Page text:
I stopped at the Farmer's Market in town this morning. It had been calling to me for weeks. After finishing my other errands, I spent the rest of the afternoon cleaning and chopping so that I could make my absolute favorite!
Traditionally, Minestrone soup is a vegetable in beef broth soup. While I have a basic recipe that I follow, this has become one of those dishes that I do not measure and add or subtract ingredients as the local harvest allows. This is the ultimate in soups and one I crave year round.
To give all credit where it is due, my rendition of Minestrone is loosely based on the recipe by Marcella Hazan in Essentials of Classic Italian Cooking. She says "The result is a soup of dense, mellow flavor that recalls no vegetable in particular, but all of them at once." She continues "Note that all the ingredients do not go into the pot at one time, but in a sequence that is indicated. By first sauteing the onion you produce the essential underlying flavor, which is then imparted to the other vegetables in turn."
Having made alterations over time, I have found that 3 things contribute most to the flavor of this soup: 1) the theory of cooking them in sequence, 2) the addition of cheese and 3) the beef broth. With this in mind, I shop from my local farms (or my own garden when I had one). Whatever I can bring home, goes into the soup.
As you can see, today I brought home a number of squash and zucchini, tomatoes and green beans. To this I added potatoes, celery, carrots, onion and canned beans (garbonzo, cannellini and kidney). I follow no set measurements and just clean and cut the veggies as my mood allows.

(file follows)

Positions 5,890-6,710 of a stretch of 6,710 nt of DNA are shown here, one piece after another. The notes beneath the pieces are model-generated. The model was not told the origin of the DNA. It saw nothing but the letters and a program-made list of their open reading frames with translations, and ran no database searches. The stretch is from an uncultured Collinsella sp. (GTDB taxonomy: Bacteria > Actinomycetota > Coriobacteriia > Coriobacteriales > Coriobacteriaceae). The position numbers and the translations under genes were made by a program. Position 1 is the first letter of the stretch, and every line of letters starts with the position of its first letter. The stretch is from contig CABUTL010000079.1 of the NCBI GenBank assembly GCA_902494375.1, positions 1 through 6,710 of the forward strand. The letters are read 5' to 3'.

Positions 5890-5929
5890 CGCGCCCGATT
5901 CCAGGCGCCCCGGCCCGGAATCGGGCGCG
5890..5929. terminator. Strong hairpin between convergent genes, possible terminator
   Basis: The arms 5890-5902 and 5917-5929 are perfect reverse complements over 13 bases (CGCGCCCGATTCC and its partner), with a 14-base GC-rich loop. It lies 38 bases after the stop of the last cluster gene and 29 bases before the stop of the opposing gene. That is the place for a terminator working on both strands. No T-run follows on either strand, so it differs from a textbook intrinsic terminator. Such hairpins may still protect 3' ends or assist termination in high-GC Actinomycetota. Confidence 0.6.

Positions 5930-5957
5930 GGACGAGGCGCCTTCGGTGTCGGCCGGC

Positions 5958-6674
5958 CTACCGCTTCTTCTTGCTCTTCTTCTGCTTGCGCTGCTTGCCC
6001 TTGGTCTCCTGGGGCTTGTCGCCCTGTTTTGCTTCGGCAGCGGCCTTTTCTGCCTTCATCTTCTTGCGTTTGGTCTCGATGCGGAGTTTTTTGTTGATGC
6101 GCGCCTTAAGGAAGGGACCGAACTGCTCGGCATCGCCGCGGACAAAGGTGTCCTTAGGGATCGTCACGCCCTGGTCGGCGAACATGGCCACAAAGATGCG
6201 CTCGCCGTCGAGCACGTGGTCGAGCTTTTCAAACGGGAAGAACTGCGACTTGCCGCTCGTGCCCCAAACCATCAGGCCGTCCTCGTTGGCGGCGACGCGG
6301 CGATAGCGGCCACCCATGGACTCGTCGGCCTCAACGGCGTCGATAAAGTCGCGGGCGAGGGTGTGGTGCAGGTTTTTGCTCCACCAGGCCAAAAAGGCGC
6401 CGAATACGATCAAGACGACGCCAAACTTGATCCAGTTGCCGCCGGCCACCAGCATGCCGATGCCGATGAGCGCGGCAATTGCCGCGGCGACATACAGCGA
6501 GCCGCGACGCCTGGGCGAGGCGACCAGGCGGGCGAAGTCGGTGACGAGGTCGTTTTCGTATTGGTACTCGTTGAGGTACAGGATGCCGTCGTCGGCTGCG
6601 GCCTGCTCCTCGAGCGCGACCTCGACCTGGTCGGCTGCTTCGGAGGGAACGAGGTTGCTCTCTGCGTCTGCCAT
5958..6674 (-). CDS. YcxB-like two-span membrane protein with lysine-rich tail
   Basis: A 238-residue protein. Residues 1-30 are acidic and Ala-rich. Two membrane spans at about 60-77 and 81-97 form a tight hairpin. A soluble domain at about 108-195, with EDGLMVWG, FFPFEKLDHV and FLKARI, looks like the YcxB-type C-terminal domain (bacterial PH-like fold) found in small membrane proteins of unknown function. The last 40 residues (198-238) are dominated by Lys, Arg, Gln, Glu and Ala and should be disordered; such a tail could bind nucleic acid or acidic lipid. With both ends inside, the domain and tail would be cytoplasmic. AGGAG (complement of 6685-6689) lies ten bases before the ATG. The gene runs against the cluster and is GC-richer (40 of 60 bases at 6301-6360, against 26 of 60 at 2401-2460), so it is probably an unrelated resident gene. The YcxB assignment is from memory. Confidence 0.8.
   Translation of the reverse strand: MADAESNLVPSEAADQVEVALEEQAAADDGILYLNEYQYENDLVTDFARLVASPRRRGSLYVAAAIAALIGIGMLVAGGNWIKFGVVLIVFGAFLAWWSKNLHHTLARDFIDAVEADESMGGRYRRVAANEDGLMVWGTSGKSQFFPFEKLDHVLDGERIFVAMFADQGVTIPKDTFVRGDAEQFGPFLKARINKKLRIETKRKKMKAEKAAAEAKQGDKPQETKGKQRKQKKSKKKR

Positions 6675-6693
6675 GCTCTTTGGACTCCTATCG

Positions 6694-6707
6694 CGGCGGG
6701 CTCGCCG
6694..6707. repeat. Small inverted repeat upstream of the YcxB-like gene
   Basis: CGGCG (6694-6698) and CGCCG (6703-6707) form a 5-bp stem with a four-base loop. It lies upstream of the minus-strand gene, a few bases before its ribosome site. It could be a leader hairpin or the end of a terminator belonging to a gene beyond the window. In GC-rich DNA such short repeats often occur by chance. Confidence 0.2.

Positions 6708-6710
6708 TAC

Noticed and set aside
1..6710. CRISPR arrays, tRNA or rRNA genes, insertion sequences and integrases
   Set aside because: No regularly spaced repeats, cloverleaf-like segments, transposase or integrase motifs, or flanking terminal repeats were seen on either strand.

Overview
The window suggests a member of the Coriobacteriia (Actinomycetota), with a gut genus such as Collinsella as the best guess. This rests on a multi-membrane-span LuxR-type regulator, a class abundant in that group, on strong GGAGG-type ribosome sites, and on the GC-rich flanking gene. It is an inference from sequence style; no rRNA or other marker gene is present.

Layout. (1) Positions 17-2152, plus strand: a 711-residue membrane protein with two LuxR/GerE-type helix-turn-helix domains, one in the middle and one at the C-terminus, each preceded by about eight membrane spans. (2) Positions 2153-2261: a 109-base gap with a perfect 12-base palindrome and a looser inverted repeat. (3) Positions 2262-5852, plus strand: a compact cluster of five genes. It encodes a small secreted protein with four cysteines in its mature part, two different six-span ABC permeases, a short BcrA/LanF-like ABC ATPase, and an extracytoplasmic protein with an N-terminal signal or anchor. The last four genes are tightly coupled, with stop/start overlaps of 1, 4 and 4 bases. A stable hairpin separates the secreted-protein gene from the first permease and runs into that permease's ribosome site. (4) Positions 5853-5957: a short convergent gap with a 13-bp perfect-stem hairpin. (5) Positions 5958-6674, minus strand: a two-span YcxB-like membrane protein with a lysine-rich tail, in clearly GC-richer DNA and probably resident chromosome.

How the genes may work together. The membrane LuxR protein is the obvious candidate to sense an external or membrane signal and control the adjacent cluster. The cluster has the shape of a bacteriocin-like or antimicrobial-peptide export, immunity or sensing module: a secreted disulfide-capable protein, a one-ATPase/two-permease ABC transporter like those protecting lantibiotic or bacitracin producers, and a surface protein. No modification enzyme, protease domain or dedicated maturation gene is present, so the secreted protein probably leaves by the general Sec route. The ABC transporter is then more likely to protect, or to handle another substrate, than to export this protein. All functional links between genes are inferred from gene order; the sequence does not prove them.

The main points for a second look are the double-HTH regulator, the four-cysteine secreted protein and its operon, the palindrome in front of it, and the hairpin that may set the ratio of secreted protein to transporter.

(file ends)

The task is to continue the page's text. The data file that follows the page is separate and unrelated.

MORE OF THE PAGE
To begin, melt 3 TBSP butter in 1/2 cup olive oil.
Add in 1 cup onion, sliced very thin. Cook until it turns golden but not brown then add vegetables in turn, cooking 2-3 minutes between additions.
Zucchini (and other squash)
Add 6 cups Homemade Meat Broth (or 2 cups canned beef broth with 4 cups water) Adjust the amount of liquid to the amount of vegetables you add.
2/3 cup canned Italian plum tomatos (or use fresh tomatos and canned tomato sauce)
and an OPTIONAL crust from a 1-2 pound piece of parmigiano-reggiano cheese, scraped clean.
Add a sprinkling of salt. Check for taste later.
Cook at a gentle simmer for 2.5 hours then add the canned beans and cook for another 1/2 hour.
Cook until the soup is fairly dense.
My opinion is that this, as many Italian dishes, is better the second day. This soup freezes well as long as you dont mind your beans exploding while frozen.
THIS IS MY FAVORITE SOUP! Enjoy it and let me know what you think of it!